Last season the team achieved an undefeated season for their very first year playing, according to the Sierra Nevada College website. Saturday, the day began with a successful start as the Eagles took 11-3 against Santa Barbara Community College and then continued to dominate throughout the tournament.
“It was a good way to start the fall season off,” coach Bruce Meierdiercks said. “We own the lake.”
They played the Tahoe Dawgs, a local men’s club team, in which they earned another large margin victory.
“We were a bit worried coming into the tournament because practice had been cancelled for the previous two weeks due to poor air quality from the King fire. To see our squad come out and take care of business after not practicing was a really good confidence boost to send us into the new season,” said Sergio Orduna, starting defensive player for SNC.
During the tournament the weather was rainy and cold, which was significant in subsiding the King Fire smoke. Lacrosse players were unfazed by the weather conditions, however participants in the stands were a little more sensitive.
“Rain or smoke, I’ll be supporting these guys, but, yea, I still can’t feel my fingers,” SNC fan Sierra Parada said.
Over 70 competitors all over the West Coast traveled to Sky Lake Ranch in Durham, California, to compete in a three-event water ski tournament on Sept. 27-28.
For the Sierra Nevada College water ski team, this was the first tournament since the team was formed this fall. The western regional opener was a chance for the water ski team to earn valuable points from three different events in hopes of competing at National Championships at the beginning of October.
“After this first tournament, we are 100 percent sure we want to be here. We are the first ones up in the morning and the last ones going to sleep,” said Cory Johnson, president of the water ski club. “We party hard, but we ski harder.”
Along with SNC, major universities such as UC Davis, Arizona State University, Chico State University, Cal Poly and UCLA gathered at 7 a.m. Sept. 27 around Sky Lake Ranch, near Chico, California. The weather was perfect, with a sunny sky and no wind. The course was set up on the lake and people were getting boats ready for the skiers. The first event was slalom and all the SNC skiers got around the first turn.
The best SNC performance on the slalom course was by Marco Gooding, who made it to the fourth turn and earned the team 115 points.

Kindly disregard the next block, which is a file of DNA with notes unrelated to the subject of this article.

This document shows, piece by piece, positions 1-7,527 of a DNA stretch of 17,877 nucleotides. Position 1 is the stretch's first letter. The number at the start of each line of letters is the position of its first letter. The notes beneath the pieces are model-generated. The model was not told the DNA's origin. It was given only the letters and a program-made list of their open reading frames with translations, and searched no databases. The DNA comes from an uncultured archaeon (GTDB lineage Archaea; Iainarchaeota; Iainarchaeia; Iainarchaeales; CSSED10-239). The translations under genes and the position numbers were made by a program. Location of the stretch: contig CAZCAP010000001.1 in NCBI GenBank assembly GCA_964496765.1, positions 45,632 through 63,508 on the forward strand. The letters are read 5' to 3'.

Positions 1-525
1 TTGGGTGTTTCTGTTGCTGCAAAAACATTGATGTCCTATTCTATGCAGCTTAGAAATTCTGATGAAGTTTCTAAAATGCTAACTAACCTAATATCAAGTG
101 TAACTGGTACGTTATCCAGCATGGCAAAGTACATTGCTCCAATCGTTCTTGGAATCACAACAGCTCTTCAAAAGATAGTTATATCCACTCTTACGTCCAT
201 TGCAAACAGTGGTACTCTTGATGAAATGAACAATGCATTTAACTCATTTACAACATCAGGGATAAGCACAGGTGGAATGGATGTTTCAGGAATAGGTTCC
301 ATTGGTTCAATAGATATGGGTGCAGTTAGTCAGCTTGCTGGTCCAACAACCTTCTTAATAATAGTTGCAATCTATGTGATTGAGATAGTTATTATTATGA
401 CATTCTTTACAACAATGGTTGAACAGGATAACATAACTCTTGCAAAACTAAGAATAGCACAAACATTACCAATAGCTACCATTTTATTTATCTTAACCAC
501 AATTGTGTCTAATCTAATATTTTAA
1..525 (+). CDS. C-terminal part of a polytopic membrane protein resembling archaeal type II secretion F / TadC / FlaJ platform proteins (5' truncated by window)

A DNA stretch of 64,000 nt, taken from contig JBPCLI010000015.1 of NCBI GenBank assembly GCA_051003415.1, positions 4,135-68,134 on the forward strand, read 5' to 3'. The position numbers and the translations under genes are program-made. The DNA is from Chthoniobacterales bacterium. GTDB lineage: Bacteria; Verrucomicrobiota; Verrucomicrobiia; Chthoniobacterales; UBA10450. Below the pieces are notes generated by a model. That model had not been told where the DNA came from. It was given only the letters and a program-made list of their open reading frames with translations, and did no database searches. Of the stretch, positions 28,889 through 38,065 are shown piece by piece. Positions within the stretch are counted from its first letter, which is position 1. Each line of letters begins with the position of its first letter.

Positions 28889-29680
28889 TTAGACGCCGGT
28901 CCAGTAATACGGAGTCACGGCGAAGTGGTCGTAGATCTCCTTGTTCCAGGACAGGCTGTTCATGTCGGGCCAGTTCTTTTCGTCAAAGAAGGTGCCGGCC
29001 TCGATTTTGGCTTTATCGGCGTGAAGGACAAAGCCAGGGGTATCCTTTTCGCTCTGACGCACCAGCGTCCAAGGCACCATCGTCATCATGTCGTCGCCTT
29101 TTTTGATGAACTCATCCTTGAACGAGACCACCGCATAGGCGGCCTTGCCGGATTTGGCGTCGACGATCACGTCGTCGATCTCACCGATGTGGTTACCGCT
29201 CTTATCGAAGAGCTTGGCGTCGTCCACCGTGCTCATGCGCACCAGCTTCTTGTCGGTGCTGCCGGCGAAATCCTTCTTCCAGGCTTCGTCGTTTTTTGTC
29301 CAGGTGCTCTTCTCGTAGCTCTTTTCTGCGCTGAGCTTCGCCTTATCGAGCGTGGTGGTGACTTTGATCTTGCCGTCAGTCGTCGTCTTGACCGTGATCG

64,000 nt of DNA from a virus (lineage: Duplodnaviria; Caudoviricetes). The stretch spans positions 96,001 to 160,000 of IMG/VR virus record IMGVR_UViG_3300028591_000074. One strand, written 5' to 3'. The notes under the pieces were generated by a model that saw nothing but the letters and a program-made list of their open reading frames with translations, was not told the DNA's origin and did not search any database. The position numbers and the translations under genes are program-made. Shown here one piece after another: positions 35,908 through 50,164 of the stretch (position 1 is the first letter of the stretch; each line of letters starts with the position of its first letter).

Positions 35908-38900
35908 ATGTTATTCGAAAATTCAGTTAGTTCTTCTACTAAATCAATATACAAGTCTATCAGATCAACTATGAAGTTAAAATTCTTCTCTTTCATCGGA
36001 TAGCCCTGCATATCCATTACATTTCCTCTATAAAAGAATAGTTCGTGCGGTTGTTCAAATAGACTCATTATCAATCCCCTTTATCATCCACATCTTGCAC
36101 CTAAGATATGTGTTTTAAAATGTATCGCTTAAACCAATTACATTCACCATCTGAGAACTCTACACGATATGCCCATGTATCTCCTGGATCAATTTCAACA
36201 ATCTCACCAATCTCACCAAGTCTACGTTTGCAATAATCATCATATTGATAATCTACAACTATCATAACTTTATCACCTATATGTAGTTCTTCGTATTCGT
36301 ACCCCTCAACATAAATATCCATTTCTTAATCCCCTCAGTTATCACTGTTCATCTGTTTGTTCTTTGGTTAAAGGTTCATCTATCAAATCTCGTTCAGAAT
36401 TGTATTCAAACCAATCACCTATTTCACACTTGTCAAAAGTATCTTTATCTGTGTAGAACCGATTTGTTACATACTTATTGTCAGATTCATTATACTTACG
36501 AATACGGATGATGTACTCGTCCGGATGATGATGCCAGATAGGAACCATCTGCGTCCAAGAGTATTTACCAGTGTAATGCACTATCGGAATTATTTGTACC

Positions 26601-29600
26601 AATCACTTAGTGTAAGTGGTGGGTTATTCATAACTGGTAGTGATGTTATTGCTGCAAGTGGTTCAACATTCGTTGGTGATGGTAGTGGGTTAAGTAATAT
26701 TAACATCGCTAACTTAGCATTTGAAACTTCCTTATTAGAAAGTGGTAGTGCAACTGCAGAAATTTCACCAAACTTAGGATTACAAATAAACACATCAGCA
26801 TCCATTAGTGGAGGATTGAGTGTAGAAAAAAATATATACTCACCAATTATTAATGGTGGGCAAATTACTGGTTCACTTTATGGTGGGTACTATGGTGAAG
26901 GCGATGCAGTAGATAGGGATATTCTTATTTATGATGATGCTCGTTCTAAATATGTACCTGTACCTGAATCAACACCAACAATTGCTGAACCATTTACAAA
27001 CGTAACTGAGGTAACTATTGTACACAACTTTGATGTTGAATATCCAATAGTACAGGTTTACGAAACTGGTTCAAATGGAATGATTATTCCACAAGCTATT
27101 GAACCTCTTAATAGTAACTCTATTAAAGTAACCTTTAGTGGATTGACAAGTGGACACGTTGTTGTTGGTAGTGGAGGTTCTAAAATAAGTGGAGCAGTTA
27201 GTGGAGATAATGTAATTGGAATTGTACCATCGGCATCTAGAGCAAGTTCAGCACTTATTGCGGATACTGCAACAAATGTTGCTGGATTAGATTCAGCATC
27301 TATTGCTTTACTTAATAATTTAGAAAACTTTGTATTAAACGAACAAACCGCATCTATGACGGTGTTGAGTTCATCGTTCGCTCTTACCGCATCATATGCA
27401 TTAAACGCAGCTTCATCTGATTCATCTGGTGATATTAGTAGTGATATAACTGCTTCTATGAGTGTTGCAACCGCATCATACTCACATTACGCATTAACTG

“I tried really hard out there, missed a few turns but I still had a great time,” Gooding said. “It’s the first tournament of the season for the team, but we are still killing it.”
Teammates Johnson and Ian Van Metre both scored 65 points and Sophomore Grant Furlan earned 45 valuable team points for SNC.
With the change in seasons, warm weather and afternoons on the beach are numbered. On Saturday Sept. 20 Cory Johnson, resident assistant and president of the Water Ski Club, organized a volleyball tournament and barbecue at Ski Beach for one of the last days of summer in Tahoe.
“I have always been an avid volley player, and once I moved up here I played pretty much everyday over the summer,” Johnson said.
As the first tournament that Johnson hosted, he was responsible for organizing and running the event.
“From the tournament necessities, to the barbecue essentials, I got all of that together. Haley Gray was really helpful in getting me some of the other essentials, like tongs, extra coals and lighter fluid,” Johnson said.
The event was funded by the Sierra Nevada College. As an RA, Johnson is asked to organize one or two events a month. He said the volleyball tournament became his major event for the semester.
“We will probably do it again,” Johnson said.
In 2013, Sierra Nevada College surprised the community with an addition to the athletics department: a lacrosse team. According to the head of the women’s team, Honora Fallon-Oben, last year the SNC lacrosse teams were considered provisional teams within the Western Collegiate Lacrosse League, or WCLL.
“For the first year, the SNC team’s stats and records did not count. They played solemnly because they enjoyed the sport, and to prove to WCLL that they could field and manage a team to the league,” said Oben.
Oben, along with her team, is proud of the results from last season.
“WCLL was very impressed that in a location such as Tahoe, where lacrosse is not as widespread, we were able to make history as the first ever women’s lacrosse team at Sierra Nevada College and successfully complete the season,” said Oben. “We have done an excellent job proving to the league that we should be accepted as a full member.”
After the league meeting in October, the SNC lacrosse team will be voted in as a full member of the WCLL. It is the first season that the teams will be officially competing so this season will be important for both the men and the women’s teams.
The water ski club at Sierra Nevada College might sound like a laid-back opportunity to mess around on a boat on Lake Tahoe, but the club has a goal that stretches far beyond simple recreation.
As the first water ski club at SNC, this marks the introduction of an entirely new competitive team to the college. The club is one of 17 registered teams that make up the Western Collegiate Water Ski Association. SNC team members will attend their first competition on Sept. 27-28 in Chico, California.
“My main focus starting the water ski team was to give the students another competitive sport to do that is relatable to our location and provide another asset for the college,” said Cory Johnson, president of the water ski club.